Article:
Private companies added just150,000 jobs in June, less than expected

Hiring by U.S. companies slowed more than expected in June, pointing to a labor market that is continuing to cool in the face of higher interest rates, according to the ADP National Employment Report released Wednesday morning.

Companies added 150,000 jobs last month, missing the 160,000 gain that economists surveyed by Refinitiv predicted and down from the revised 157,000 figure in May.

At the same time, the report showed that wage growth — a key driver of inflation — dropped slightly to 4.9%, the slowest pace of growth since August 2021. For workers who changed jobs, wages climbed 7.7%, down from the 7.8% increase recorded in May.

WHITE-COLLAR WORKERS ARE STRUGGLING TO FIND JOBS AS THE LABOR MARKET SLOWS

Employers at a job fair in California

Job growth was almost entirely concentrated in the services sector, with goods producers contributing just 3,000 jobs to the total. (Paul Bersebach/MediaNews Group/Orange County Register via / Getty Images)

Job growth was almost entirely concentrated in the services sector, with goods producers contributing just 14,000 jobs to the total.

Hospitality and leisure accounted for the bulk of the gains, adding 63,000 new jobs. Job growth beyond that sector was mostly anemic. The construction industry added 27,000 workers in June, followed by professional and business services with a gain of 25,000.

THE NUMBER OF HIGH-PAYING JOBS IS DWINDLING

There were also sectors that saw notable declines last month. Natural resources and mining shed 8,000 jobs, while manufacturing lost 5,000.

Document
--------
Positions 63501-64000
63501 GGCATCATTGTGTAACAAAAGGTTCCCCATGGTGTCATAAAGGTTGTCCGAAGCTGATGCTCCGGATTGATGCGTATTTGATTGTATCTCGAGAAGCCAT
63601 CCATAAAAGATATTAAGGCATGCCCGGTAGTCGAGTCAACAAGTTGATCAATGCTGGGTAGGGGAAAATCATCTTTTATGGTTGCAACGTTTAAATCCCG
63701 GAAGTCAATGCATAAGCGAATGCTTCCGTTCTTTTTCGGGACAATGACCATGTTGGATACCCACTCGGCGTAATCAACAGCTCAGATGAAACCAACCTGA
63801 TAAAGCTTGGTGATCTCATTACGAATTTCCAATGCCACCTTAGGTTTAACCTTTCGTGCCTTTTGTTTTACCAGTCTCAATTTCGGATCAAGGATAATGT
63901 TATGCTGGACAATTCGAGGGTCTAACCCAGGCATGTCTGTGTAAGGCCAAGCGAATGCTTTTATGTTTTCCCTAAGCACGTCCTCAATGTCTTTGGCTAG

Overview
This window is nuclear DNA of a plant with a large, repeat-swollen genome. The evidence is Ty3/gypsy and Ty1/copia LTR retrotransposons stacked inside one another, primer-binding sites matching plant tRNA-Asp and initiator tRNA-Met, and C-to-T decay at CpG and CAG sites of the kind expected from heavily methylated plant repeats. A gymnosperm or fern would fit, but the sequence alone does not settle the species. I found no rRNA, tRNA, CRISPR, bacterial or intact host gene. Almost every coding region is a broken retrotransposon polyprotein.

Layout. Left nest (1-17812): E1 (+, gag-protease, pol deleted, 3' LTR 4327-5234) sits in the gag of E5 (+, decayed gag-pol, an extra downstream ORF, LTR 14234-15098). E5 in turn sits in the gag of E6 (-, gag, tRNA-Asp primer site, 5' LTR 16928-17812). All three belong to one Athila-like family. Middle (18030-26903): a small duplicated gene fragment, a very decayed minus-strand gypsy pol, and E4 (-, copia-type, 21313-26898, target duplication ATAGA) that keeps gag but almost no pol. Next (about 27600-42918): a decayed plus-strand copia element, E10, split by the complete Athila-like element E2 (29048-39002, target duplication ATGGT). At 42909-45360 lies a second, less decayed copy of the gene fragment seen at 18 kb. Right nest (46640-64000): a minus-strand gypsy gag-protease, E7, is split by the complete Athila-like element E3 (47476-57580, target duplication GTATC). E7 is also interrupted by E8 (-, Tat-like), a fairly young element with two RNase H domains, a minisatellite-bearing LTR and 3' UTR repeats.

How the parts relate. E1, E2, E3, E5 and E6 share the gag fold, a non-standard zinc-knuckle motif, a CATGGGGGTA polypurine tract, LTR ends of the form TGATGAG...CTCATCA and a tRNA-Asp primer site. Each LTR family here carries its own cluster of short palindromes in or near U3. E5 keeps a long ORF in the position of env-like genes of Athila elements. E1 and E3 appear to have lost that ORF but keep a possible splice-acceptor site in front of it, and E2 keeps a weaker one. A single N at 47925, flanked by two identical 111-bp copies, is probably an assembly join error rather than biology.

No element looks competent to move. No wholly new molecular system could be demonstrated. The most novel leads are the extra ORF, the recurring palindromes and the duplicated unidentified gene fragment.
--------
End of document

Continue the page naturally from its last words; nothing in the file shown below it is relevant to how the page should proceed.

“Job growth has been solid, but not broad-based,” said Nela Richardson, ADP chief economist. “Had it not been for a rebound in hiring in leisure and hospitality, June would have been a downbeat month.”

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The weaker-than-expected report comes in the wake of an aggressive tightening campaign by the Federal Reserve, which has raised interest rates to the highest level since 2001. Wall Street is watching the labor market closely for signs that it is finally cooling, so the Fed can pivot to cutting interest rates.

Central bank officials have indicated that rate cuts will begin later this year but cautioned they need to see more evidence that inflation is returning to their 2% target.

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The data precedes the release of the more closely watched June jobs report from the Labor Department on Friday morning, which is expected to show that employers hired 190,000 workers, following a gain of 272,000 in May. The unemployment rate is expected to hold steady at 4%.

ADP numbers can differ drastically from the official government count and have historically been an unreliable indicator of what is to come. 

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